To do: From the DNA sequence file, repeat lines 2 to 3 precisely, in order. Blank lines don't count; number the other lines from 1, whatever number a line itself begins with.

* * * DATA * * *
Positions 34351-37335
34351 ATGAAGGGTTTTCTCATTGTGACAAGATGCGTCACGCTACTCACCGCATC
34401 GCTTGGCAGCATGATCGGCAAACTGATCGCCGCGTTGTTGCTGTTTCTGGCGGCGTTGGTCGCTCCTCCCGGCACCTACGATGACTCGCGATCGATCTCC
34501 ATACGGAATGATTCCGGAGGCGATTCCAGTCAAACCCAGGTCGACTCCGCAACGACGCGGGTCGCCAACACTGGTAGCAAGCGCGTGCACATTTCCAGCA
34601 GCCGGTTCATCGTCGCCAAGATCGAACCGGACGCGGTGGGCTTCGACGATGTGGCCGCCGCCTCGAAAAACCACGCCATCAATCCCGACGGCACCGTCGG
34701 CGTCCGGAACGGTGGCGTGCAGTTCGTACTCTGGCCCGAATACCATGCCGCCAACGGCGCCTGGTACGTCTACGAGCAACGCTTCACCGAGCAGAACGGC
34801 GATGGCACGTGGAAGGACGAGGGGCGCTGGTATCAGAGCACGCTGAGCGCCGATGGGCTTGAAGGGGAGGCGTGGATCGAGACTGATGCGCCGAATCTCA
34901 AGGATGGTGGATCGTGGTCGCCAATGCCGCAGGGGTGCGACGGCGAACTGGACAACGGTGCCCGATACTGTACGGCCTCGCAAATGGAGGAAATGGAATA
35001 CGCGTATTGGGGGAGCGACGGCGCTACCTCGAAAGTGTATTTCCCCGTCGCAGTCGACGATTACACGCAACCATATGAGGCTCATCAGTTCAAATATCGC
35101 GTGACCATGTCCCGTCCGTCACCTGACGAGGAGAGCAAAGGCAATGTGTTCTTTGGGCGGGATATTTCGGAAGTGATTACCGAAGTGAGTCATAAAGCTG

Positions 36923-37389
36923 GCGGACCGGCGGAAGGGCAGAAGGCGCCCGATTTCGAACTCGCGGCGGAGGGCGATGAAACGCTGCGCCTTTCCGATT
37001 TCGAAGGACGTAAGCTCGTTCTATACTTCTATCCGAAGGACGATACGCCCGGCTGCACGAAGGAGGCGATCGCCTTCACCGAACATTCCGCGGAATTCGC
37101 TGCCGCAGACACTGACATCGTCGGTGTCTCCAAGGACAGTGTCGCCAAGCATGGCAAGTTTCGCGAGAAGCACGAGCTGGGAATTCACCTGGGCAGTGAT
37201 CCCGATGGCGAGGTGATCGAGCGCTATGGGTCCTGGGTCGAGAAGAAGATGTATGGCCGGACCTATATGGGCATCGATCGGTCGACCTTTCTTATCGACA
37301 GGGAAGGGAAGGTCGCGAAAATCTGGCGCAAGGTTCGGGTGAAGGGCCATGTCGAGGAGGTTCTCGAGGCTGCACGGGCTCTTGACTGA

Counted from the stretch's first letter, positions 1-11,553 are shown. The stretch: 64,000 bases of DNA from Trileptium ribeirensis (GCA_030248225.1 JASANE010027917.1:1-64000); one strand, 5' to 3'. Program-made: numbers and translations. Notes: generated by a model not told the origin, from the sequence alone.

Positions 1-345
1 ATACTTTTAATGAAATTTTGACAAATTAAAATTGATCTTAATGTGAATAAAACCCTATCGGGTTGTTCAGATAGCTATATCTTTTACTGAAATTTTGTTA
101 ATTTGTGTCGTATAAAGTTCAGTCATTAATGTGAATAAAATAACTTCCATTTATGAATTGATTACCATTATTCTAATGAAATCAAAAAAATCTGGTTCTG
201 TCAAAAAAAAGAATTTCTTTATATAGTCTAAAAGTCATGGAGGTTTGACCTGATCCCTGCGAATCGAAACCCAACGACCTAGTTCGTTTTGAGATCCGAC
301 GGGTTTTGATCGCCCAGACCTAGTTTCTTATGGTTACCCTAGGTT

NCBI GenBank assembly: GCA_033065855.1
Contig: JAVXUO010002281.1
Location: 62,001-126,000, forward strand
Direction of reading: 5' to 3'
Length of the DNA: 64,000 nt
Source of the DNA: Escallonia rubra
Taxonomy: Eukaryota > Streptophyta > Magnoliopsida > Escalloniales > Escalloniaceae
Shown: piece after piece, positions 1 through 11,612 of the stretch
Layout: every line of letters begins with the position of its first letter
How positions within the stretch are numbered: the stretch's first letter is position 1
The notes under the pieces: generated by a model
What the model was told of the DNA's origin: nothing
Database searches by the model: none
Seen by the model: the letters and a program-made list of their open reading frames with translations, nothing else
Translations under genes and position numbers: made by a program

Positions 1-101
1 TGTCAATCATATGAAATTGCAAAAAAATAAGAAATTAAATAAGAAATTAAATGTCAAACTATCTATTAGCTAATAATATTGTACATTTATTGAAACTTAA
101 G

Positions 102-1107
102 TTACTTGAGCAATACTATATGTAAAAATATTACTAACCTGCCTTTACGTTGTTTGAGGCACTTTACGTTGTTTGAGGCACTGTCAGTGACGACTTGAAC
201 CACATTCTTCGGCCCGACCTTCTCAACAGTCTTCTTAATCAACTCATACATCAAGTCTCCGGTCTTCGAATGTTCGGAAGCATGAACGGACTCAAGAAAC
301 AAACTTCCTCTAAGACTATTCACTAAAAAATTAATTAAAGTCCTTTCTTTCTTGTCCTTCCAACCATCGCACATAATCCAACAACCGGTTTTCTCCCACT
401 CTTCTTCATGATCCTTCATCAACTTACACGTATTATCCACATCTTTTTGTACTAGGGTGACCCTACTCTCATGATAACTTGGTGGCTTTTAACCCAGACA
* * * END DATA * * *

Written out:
34351 ATGAAGGGTTTTCTCATTGTGACAAGATGCGTCACGCTACTCACCGCATC
34401 GCTTGGCAGCATGATCGGCAAACTGATCGCCGCGTTGTTGCTGTTTCTGGCGGCGTTGGTCGCTCCTCCCGGCACCTACGATGACTCGCGATCGATCTCC